When I first applied for a summer internship at Seahorse winery, proprietor-winemaker Ze’ev Dunie replied in his email: ‘but be prepared: this place is a jungle. Nothing in our vineyard is like you’ve learnt in books.’ I immediately knew he was my man. If nothing was the way I’d read in books, I’d feel at home – and I did. Ze’ev is a filmmaker-turned-winemaker who produces a wide range of wines, mainly from Mediterranean red grape varieties: Mourvedre, Syrah, Grenache, Petite Sirah and Zinfandel. He names his wines after his personal heroes: John Lennon, Antoine de Saint-Exupery, Roman Polanski… His flagship wine, though, is the white called James (as in James Dean), made from Chenin Blanc, and it was in the production of this wine that I assisted last summer. This year I returned to Seahorse to taste the wine. It didn’t disappoint.
Pale lemon wine with a youthful, friendly nose driven by sweet, fresh fruit. Good acidity on the palate, coupled with stone fruit, perhaps some tropical hints as well. A clean, pleasurable, medium-bodied wine with a smooth palate and a fruity, mineral finish. There’s something romantic and lyrical about James. Delightful and refreshing in the summer – and very few people make Chenin Blanc in Israel, so this is a truly special treat!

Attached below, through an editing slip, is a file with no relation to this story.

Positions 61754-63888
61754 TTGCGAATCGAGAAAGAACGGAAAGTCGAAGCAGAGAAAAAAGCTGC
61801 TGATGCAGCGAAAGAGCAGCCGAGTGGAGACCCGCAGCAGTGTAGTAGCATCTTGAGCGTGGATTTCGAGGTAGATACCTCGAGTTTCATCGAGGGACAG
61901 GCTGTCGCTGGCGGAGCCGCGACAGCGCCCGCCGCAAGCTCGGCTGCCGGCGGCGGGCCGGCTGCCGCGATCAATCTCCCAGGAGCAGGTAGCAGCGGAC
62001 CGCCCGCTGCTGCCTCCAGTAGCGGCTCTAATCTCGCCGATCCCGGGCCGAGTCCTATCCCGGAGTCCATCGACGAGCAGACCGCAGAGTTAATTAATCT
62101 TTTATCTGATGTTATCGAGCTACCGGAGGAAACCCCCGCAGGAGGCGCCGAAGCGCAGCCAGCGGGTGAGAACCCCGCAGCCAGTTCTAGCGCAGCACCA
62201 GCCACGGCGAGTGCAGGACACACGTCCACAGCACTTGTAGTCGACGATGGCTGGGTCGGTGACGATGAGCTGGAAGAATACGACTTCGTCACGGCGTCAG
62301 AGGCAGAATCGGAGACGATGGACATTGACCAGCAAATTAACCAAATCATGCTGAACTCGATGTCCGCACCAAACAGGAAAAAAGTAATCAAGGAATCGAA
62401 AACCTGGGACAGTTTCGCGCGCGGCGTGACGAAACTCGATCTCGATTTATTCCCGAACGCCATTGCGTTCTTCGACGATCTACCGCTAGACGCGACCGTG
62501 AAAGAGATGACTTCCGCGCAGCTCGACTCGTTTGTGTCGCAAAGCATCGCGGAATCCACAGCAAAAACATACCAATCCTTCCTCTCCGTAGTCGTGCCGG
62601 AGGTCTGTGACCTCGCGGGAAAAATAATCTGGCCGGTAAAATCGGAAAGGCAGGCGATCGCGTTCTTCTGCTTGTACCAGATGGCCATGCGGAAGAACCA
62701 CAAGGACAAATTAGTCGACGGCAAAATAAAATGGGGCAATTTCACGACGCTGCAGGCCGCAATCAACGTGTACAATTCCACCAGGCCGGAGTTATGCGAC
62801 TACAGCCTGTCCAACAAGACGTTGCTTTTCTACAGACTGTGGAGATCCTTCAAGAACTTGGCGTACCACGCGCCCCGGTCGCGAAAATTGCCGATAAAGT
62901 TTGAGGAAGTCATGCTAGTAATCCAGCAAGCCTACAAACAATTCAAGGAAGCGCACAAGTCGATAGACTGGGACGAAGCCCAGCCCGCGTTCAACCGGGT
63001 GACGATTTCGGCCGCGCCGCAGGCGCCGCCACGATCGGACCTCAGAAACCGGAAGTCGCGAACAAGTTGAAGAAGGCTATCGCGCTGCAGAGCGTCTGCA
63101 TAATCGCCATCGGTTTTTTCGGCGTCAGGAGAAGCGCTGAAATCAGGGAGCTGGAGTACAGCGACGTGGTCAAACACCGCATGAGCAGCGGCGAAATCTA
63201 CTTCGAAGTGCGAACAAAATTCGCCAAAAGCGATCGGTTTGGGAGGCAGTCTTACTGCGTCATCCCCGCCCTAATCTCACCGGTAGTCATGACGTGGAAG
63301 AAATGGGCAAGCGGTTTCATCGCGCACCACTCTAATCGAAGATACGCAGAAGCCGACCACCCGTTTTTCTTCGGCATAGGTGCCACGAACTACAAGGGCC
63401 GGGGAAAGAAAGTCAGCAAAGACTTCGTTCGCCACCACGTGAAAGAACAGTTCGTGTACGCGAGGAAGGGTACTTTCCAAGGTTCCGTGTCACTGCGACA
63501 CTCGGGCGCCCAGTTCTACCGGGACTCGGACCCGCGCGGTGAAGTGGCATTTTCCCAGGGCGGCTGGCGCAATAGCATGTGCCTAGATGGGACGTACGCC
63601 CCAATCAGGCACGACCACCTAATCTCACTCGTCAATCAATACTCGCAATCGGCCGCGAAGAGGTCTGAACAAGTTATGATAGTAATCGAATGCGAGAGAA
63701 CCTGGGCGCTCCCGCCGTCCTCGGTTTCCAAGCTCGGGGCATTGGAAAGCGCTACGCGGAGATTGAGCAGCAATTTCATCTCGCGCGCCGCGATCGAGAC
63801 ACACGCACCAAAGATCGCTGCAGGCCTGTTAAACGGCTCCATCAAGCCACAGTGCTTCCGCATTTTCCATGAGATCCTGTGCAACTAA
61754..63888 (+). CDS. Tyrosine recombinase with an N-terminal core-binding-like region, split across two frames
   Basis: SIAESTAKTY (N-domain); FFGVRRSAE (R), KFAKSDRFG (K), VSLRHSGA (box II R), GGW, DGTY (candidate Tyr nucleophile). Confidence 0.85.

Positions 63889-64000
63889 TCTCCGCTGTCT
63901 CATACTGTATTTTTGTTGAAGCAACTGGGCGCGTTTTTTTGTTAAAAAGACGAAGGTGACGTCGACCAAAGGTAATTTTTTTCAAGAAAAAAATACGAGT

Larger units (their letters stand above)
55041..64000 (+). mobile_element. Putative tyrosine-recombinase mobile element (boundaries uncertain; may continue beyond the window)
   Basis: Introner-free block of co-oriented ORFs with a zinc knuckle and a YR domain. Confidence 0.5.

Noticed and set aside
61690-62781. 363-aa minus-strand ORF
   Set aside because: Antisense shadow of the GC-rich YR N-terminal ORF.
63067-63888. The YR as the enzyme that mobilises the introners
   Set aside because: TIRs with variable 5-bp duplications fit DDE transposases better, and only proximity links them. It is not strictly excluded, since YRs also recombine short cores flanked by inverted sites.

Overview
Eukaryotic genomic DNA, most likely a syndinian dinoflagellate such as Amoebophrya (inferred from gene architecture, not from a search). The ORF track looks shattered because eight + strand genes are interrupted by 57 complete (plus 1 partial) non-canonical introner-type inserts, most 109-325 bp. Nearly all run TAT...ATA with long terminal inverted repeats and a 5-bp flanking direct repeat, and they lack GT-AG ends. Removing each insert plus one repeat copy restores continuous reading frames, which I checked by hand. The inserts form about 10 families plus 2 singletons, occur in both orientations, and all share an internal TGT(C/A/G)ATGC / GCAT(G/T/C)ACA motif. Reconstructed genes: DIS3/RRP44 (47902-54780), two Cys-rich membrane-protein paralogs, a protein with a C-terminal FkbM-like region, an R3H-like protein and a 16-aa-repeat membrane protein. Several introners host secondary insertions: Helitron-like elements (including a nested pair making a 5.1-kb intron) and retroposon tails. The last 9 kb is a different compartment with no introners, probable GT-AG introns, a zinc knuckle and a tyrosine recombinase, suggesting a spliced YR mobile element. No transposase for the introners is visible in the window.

And here is how James was made
We picked the grapes early in the morning and carefully selected, by hand, the bunches we wanted to use. The grapes were destemmed and crushed mechanically and transferred by a pump into a gentle pneumatic press. After the juice was pressed, we pumped it over into stainless steel tanks where it would be cooled and left to settle for a couple of days. Since the main feature of this wine is its youthful, fruity freshness, it is important that the lees make little impact – therefore the juice had to be as clear as possible when it was pumped over into the barrels where the fermentation was to take place. So the sediment at the bottom of the tanks was left alone. When the cool, clean juice was sitting in the barrels, we added yeast, and within 24 hours fermentation began. This is what Ze’ev calls the music in the cellar.
And it is indeed music to the ears of those who have worked on making the wine, as it is a sign that everything is going according to plan. Fermentation sometimes takes a lazy start and sometimes doesn’t begin at all. But last year we were lucky and all the barrels were making beautiful bubbling music. When fermentation is over, the wine is left to mature in the barrels at a low temperature so that malolactic fermentation doesn’t set in. (Malolactic is a second fermentation where malic acid in the juice is transformed into lactic acid; this process is desirable in most red wines and certain whites such as Chardonnay as it provides body, fatness, creaminess to the wine and adds layers of complexity to the simple fruit. In a wine like our James, however, all the above would have been undesirable, and so malo was to be avoided.) The wine is finally filtered before bottling, again to ensure no further fermentation.